The Toronto Black Film Festival presented Spike Lee, Cannes Film Festival’s first Black Jury President, with the Toronto Black Film Festival’s 2020 Lifetime Achievement Award during an intimate evening, where festival-goers watched a restored version of his film Bamboozled and heard the Academy Award-winning director discuss his journey as a filmmaker as well as his views on today’s socio-economic environment.
#TBFF20 presented 9 World Premieres, 5 International Premieres, 1 North-American premiere, 20 Canadian Premieres and 34 Ontario Premieres. #TBFF20, Canada’s largest celebration of Black History Month through films and more, showcased over 75 films from 20 countries, including Jamaica, Germany, Brazil, South Africa, Ghana, Nigeria, Canada, USA, Kenya, UK, Trinidad & Tobago, France, Namibia, Italy and more.
“Welcoming and paying tribute to the legendary Spike Lee at the 2020 Toronto Black Film Festival was a true privilege for us all and quite a coup for Toronto and the Festival. His commitment to independent cinema, his strength, determination, and activism in achieving social justice really make a difference in a world that, too often, tends to silence us. Today, our focus at TBFF is to go beyond ‘awareness’ with concrete ‘actions’ to foster the inclusion of diversity off and on camera!”States Fabienne Colas, President and Founder of the TBFF.
“Through the TD Ready Commitment, we were delighted to be co-presenting the Toronto Black Film Festival, for the 5th year, as part of our 2020 Black History Month series. We are thrilled with this year’s amazing film festival screenings that celebrate our diversities, amplify underrepresented voices, and will help shape our country’s history for today and tomorrow,”said Naki Osutei, Associate Vice President, Social Impact, TD Bank Group.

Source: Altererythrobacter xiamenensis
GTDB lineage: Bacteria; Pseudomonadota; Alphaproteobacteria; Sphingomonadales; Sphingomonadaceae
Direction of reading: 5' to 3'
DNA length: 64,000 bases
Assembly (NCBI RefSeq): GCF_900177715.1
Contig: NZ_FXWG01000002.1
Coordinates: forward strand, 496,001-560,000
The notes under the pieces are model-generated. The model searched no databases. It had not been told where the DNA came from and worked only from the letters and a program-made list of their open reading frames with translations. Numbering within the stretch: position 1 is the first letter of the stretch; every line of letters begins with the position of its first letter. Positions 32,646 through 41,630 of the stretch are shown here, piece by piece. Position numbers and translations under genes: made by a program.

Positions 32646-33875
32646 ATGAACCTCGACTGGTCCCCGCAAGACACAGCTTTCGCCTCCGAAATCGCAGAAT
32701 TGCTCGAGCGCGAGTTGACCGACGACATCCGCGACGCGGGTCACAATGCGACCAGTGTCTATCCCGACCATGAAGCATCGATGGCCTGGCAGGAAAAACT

Created by the Fabienne Colas Foundation, the Toronto Black Film Festival promotes diversity off and on screen and gives minorities a voice. Part of TD’s 2020 Black History Month Series, #TBFF20 kicked off with Maximilian Carlson’s Princess Of The Row and will close with Bernard Attal’s Restless (Sem Descanso). One of the highlights is an initiative from The Fabienne Colas Foundation’s Youth & Diversity Program: Being Black in Canada. Fifteen emerging Black Canadian filmmakers (18-30 years old), from Toronto, Montreal and Halifax, screened their 15 short documentary films produced through the program – as Ontario Premieres. This edition’s Centrepiece films include Angus Gibson’s Back Of The Moon and Paxton Winters’ Pacified (Pacificado).
The TBFF Kids Film Festival returned on Family Day with a variety of films, storytelling and workshops. TBFF was thrilled to host a Movie-Talk with two-time NFL Super Bowl Champion Malcolm Jenkins of the Philadelphia Eagles following the screening of Sandra Lowman’s documentary feature Black Boys. Industry events took place as part of TBFF Black Market, which includes a Panel Discussion and Masterclass with filmmakers. Finally, festival-goers capped off their day with the #TBFF20 late night live performances.